{[ promptMessage ]}

Bookmark it

{[ promptMessage ]}

bmgt498b midterm

bmgt498b midterm - Functionality basis of design Great...

Info iconThis preview shows pages 1–3. Sign up to view the full content.

View Full Document Right Arrow Icon
Harms Study Guide for 498B Functionality - basis of design; Great design can be found in objects, places, and ideas that fuse functionality and aesthetics Design’s Hierarchy of Needs (bottom to top):  functionality reliability usability proficiency creativity Reliability: consistency of product – LOW VALUE Usability: how easy and forgiving a product is to use – MODERATE VALUE Proficiency: empowering people to do things better than the could previously- HIGH VALUE Creativity: all needs have been satisfied and people interact with design- CULT LIKE FOLLOWING Principle of proximity: items grouped together are related; Gesalt principles of perceptions Aesthetic-usability effect: we find products that are more aesthetically pleasing easier to use; more forgiving of defects; reason why packaging is so important Ockham’s Razor:  simplest design should be selected; evaluate elements in design and remove unnecessary ones (Cognitive) Performance load: the degree of mental and physical activity required to achieve a goal; The higher the performance load, the more time the task takes and more errors occur. Strategies for reducing cognitive role: reducing visual noise, more white space, mnemonic devices Kinetic Performance load:  physical number of steps taken to accomplish a goal; make the products smaller and lighter Metonym: one thing is closely associated with- or related to- another, and as a result, it can be substituted for it so as to create meaning Metaphor:  something is something else Simile:  something is like something else Mnemonic device: something that aids in remembering or symbolizing something else (acronym) Shape:  the principle element in form; grouping according to shape is the weakest strategy Form:  Point + Line = Form; based on elements and parts of a composition which produce a coherent image (shape, size, color, texture) Typeface: a related set of fonts with a unity in style or form (Arial); Different typefaces are used for ease of reading, demonstrate importance, distinguish change, express and emotion, catch attention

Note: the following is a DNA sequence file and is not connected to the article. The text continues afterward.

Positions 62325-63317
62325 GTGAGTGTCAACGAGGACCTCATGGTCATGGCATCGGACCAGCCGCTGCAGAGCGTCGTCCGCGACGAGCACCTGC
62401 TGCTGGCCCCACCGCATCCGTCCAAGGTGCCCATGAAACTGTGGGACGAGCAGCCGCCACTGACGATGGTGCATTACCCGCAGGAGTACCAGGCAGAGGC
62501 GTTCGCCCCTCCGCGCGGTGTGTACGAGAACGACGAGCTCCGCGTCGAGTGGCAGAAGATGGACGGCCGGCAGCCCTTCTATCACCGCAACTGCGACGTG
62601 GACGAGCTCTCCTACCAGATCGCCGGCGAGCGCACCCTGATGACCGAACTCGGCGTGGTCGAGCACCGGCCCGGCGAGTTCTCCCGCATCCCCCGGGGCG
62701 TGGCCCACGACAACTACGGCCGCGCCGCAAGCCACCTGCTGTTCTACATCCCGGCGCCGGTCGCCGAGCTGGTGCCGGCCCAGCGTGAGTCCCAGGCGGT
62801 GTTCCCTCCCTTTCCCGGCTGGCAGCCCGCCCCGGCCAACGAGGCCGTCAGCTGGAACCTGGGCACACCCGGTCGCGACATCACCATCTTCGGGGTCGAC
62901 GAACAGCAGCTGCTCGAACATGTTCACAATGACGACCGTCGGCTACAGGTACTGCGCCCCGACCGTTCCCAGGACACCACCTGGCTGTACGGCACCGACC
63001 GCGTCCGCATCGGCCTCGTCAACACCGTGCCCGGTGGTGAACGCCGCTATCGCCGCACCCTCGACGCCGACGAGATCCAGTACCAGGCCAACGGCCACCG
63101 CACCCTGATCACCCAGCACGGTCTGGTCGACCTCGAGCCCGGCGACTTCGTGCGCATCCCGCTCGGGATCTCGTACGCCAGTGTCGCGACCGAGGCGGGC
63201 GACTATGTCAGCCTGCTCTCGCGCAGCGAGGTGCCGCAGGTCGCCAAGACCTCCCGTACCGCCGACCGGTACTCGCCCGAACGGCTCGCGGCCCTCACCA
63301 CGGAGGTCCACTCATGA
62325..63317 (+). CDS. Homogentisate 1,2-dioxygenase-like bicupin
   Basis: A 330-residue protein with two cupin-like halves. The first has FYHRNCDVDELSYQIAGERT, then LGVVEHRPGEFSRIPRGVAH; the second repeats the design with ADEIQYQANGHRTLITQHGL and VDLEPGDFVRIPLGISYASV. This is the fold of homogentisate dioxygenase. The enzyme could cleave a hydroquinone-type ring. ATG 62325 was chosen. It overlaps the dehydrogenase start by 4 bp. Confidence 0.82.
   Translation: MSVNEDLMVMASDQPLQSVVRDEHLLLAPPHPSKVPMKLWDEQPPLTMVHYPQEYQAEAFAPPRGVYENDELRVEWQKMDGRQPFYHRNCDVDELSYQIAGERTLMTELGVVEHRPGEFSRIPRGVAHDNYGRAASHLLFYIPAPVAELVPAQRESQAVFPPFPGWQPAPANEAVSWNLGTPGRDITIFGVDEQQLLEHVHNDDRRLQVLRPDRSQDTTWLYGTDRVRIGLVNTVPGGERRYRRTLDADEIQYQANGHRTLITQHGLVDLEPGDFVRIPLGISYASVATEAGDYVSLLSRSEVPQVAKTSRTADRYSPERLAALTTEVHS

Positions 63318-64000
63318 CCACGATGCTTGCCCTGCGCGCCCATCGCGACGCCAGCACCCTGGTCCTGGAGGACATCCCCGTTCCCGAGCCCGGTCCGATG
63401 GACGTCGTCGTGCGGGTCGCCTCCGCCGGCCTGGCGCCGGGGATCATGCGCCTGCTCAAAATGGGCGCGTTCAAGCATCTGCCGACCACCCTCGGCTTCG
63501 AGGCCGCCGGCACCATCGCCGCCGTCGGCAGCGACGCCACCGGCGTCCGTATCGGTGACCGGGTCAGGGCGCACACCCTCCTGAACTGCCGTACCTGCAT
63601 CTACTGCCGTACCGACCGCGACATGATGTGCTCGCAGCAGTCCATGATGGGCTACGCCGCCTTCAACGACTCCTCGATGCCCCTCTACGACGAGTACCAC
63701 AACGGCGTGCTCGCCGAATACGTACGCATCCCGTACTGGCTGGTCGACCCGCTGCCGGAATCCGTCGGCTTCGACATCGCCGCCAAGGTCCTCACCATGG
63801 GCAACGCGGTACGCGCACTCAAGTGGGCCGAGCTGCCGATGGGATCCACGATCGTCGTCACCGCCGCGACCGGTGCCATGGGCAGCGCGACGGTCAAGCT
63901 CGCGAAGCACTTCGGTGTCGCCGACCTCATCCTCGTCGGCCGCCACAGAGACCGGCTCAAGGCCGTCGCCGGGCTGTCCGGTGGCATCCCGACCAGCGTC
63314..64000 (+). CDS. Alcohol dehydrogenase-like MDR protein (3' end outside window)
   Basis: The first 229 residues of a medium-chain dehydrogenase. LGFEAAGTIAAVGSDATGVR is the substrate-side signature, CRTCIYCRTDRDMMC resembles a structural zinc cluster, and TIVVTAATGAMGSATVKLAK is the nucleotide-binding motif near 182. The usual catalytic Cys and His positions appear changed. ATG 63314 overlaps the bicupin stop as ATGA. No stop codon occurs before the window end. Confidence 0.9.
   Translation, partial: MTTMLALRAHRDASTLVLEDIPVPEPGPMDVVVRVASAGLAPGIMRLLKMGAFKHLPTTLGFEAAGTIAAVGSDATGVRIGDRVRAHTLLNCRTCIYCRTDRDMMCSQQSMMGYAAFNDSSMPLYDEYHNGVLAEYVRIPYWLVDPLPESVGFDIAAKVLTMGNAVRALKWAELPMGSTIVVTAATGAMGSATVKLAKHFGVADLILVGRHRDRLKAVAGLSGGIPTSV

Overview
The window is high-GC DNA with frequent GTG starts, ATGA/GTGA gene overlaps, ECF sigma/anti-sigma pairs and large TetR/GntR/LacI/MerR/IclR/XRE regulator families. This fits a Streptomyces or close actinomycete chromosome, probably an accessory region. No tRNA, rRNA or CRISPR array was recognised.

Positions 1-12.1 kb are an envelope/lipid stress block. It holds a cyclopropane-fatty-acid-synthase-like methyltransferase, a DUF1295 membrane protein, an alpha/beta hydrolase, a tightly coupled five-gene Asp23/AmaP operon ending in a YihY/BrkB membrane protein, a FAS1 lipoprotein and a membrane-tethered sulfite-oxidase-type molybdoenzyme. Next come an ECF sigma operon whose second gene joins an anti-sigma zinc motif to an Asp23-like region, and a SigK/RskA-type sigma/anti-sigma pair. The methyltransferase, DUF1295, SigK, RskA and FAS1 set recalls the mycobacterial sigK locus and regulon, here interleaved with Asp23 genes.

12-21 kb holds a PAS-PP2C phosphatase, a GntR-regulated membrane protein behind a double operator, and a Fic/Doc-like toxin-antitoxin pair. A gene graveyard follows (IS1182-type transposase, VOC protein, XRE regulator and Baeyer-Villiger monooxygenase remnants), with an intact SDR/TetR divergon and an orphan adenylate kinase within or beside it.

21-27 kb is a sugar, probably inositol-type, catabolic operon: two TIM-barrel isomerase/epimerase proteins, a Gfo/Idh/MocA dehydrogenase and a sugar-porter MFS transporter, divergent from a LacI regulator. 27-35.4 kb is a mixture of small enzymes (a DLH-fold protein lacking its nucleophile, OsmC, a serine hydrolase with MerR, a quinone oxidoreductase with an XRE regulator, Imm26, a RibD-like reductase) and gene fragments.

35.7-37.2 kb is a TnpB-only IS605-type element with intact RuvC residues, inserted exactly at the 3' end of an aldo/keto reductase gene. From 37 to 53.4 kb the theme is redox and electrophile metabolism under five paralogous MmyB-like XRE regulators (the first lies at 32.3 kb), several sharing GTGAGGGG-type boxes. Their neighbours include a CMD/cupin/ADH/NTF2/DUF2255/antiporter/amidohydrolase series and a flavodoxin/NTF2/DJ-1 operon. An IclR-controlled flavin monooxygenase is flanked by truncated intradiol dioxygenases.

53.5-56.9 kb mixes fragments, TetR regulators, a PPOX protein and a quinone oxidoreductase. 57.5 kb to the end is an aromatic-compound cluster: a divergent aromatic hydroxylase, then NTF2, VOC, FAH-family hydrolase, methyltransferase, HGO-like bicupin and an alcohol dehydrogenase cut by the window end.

Background image of page 1

Info iconThis preview has intentionally blurred sections. Sign up to view the full version.

View Full Document Right Arrow Icon
Glyph: a particular design of a letter, number, symbol, etc. Font: a complete character set of a particular style with a specific member from a type family (Arial bold) Serif:  foot or stroke Serif typeface: a style that uses appendages to its glyphs in order to assist with recognizing the intended character ; Times New Roman or Courier New Sans-serif typeface:  a style that does not utilize these extra strokes; Helvetica or Arial; Stages of Product Life Cycle (PLC):  Introductory- design should focus on performance; iron out all bugs Growth- Stage where most products fail, Scale the supply and performance of the product to meet the demand, Start generating ideas for the next generation. Most products fail in this stage Maturity- Design should focus on enhancing and maximizing customer satisfaction Decline- Minimize maintenance cost, Design transition strategic to migrate customers to
Background image of page 2
Image of page 3
This is the end of the preview. Sign up to access the rest of the document.

{[ snackBarMessage ]}

Page1 / 8

bmgt498b midterm - Functionality basis of design Great...

This preview shows document pages 1 - 3. Sign up to view the full document.

View Full Document Right Arrow Icon bookmark
Ask a homework question - tutors are online